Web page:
Users who currently have an outstanding balance on their UChicago Card or recently issued library card will have the balance transferred to the new system automatically.  Users with older library cards or copy cards will need to ask for assistance in manually transferring any outstanding balance on their old card to a new card.

We appreciate your patience as the work to move to the new system is completed.  For more information about the upcoming changes, see printing.uchicago.edu.

Lyonette Louis-Jacques receives award for her outstanding service to AALL’s Foreign, Comparative & International Law Special Interest Section

This past weekend many of D’Angelo’s librarians were away at the Annual Meeting and Conference of the American Association of Law Libraries. A great conference made even better by a (surprise!) award to our own Lyonette Louis-Jacques. The Foreign, Comparative & International Law Special Interest Section honored Lyo for her outstanding leadership and service to the Section. Here is a picture of Lyo holding her 2014 Dan Wade Outstanding Service Award. Can’t think of a more deserving winner!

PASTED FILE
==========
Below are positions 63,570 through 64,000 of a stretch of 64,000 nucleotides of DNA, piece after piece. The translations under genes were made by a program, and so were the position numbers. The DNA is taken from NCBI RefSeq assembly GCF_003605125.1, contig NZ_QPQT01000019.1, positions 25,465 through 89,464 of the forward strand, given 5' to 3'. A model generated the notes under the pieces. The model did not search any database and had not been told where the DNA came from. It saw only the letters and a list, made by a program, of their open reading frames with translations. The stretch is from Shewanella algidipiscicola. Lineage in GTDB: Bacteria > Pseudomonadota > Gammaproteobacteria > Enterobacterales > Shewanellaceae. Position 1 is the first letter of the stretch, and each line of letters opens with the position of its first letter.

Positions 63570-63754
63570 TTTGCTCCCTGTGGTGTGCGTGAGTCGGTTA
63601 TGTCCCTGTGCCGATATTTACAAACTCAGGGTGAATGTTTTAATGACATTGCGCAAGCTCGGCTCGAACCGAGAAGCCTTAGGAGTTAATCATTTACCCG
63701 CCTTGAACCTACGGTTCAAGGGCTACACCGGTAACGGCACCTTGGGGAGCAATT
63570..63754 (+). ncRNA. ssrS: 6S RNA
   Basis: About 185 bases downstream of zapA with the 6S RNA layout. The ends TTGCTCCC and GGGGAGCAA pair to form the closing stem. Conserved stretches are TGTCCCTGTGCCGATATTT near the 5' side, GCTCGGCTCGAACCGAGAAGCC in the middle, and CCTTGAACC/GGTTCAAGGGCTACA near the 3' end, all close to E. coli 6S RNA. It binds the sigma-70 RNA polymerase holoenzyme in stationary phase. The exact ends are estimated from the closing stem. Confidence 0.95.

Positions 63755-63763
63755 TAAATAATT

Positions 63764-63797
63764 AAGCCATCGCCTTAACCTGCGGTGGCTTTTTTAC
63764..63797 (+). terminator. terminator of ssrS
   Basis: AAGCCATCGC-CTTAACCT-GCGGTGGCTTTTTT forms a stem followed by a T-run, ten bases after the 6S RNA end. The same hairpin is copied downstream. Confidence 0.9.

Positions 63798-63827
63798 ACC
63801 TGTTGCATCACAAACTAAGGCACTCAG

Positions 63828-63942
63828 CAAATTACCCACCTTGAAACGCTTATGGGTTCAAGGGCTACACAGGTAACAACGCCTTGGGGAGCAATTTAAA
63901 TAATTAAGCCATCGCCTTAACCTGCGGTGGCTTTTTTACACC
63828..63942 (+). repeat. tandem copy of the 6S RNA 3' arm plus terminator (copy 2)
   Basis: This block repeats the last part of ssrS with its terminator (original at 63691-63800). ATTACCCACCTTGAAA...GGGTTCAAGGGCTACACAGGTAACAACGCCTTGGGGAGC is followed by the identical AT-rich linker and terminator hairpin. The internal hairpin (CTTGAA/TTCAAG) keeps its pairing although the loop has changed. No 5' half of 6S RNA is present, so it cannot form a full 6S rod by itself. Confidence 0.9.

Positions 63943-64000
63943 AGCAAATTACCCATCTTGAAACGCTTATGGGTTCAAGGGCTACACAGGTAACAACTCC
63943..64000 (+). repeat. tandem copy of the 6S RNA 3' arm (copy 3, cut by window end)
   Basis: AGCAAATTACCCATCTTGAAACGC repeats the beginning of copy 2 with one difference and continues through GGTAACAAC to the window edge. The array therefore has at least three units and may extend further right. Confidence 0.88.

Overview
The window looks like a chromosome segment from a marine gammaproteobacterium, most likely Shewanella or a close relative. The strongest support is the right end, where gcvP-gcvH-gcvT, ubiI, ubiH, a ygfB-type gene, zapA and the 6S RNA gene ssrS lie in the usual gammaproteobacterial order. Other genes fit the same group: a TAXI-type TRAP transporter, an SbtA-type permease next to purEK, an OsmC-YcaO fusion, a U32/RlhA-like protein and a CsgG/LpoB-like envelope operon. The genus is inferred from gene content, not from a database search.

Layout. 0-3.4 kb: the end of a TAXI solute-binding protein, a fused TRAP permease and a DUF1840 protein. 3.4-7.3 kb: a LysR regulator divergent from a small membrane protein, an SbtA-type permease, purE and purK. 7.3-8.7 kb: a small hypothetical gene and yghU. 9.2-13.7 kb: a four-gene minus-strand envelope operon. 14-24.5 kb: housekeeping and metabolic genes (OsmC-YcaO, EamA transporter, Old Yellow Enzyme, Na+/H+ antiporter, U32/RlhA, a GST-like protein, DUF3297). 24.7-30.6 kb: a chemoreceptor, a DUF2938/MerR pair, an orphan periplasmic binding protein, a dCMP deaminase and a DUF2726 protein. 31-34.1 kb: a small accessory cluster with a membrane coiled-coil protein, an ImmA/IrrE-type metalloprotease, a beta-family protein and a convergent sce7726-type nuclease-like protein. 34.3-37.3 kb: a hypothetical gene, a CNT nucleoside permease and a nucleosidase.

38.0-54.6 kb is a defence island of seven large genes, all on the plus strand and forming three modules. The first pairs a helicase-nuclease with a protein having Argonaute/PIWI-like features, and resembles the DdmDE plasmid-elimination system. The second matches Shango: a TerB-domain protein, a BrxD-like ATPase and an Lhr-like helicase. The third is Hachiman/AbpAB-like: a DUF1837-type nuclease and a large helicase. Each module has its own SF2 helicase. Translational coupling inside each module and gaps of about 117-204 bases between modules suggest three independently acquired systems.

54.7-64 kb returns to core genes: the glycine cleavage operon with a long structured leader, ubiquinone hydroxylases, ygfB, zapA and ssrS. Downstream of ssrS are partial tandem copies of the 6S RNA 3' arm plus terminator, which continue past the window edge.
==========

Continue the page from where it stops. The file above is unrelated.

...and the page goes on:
Lyonette Louis-Jacques and the 2014 Dan Wade Outstanding Service Award

Alert Library service interruptions begin July 15

7/24/2014 update: The implementation has been rescheduled to begin on August 1. See below for new service change dates.

The University of Chicago Library will begin implementing its new Library Catalog and new library management system, Kuali OLE, on August 1 at 5 p.m. In mid-August when implementation is complete, the current Catalog and Lens will be retired.

Accessing library services during the transition